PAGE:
Despite us having mapped and categorized so much of mammal biology already, there are still new surprises lying in wait. Now, scientists have found two new types of glia - a type of support cell - in mouse brains.

Glial cells are usually thought of as the support act in the brain and the spinal cord, adding structure and protection to the neurons that carry electrical impulses. These new glia look like they could have an influence over how the brain adapts and repairs itself, even in adulthood.

An investigation led by researchers from the University of Basel in Switzerland took a closer look at an area of the brain right on the cusp of a fluid-filled ventricle. The region is known as the ventricular-subventricular zone, and it's found in all vertebrates, including human beings.

They looked at multipotent neural stem cells in adult mice – these cells can turn into various types of brain tissue – and discovered an 'activation switch' that led to sleeping stem cells in this zone developing into glial cells, including the two new types.

So, not only is this reservoir of dormant stem cells able to produce neurons, it's also the birthplace of different types of glial cells as well.

In a model of demyelination, or neuron damage, the team found that both of their new glial cell types were activated. While the details aren't yet clear, the finding suggests these cells have some part to play in brain plasticity and repair, something that could be analyzed in future research projects.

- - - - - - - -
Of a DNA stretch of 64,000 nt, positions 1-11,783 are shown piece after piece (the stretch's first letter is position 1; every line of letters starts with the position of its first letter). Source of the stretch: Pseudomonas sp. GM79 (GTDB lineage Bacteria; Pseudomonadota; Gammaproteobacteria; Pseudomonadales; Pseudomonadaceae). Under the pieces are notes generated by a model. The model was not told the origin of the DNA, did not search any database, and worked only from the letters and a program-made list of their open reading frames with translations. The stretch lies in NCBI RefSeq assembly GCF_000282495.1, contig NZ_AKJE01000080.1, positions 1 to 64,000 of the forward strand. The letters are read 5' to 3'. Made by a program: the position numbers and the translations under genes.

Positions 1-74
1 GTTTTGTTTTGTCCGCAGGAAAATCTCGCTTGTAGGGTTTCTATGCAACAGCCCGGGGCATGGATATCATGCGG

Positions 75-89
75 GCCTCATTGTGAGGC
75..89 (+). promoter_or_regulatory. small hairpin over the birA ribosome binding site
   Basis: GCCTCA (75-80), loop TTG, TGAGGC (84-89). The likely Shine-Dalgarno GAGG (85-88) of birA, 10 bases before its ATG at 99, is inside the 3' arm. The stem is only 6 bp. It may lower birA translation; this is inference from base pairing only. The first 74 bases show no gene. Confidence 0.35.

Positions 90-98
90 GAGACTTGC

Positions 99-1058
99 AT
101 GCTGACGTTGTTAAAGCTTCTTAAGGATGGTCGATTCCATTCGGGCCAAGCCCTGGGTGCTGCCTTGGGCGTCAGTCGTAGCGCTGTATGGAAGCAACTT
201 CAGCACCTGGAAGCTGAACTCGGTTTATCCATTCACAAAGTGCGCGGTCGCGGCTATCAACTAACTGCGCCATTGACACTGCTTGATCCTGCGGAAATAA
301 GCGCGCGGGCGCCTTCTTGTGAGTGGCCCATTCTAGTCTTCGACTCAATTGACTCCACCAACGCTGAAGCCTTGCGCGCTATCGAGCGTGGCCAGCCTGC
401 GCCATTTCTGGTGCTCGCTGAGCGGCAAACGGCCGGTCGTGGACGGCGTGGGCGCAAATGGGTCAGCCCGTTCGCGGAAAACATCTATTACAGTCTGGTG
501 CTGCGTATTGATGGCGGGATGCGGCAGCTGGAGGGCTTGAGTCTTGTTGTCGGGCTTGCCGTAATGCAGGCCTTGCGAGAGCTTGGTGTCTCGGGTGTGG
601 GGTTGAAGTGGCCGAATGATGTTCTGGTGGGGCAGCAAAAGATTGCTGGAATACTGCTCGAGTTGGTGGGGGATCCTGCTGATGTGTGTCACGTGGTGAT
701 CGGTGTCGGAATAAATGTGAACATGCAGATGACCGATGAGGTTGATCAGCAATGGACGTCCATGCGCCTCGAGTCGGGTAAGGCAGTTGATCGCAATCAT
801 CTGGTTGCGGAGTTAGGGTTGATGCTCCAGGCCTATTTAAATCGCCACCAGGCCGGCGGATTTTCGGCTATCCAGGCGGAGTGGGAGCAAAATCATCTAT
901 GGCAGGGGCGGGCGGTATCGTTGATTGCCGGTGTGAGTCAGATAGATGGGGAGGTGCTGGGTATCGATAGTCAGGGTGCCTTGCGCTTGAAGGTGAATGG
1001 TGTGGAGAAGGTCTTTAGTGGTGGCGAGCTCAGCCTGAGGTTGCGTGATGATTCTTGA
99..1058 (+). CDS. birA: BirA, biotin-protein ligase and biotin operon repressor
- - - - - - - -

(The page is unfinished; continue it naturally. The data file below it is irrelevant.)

What's more, one glial cell type was found on the wall of the brain ventricle rather than in the brain tissue – this unexpected positioning hints that the new cell is able to sense and handle long-range signals from other areas in the brain, though again more research is going to be needed to know for sure.

A commentary written by biologists Katherine Baldwin from the University of North Carolina and Debra Silver from Duke University, emphasizes this new mouse study could be an important step in our quest to better understand gliogenesis – how stem cells turn into glial cells – and how late into adult life it might continue.

"This discovery suggests that adult gliogenesis is more widespread than previously thought, laying the groundwork for potential regenerative therapies," write Baldwin and Silver, who weren't involved in the study.

The implication is that if we know more about how these new cell types work, we can perhaps harness them to improve brain repair – that damage to the nervous system might not be quite as permanent as we thought.

"The identification of two unknown glial cell types in the adult brain further highlights the extent of glial diversity and opens vistas into understanding the role of neural stem cells and glia in health and disease," write the researchers in their published paper.

The research has been published in Science.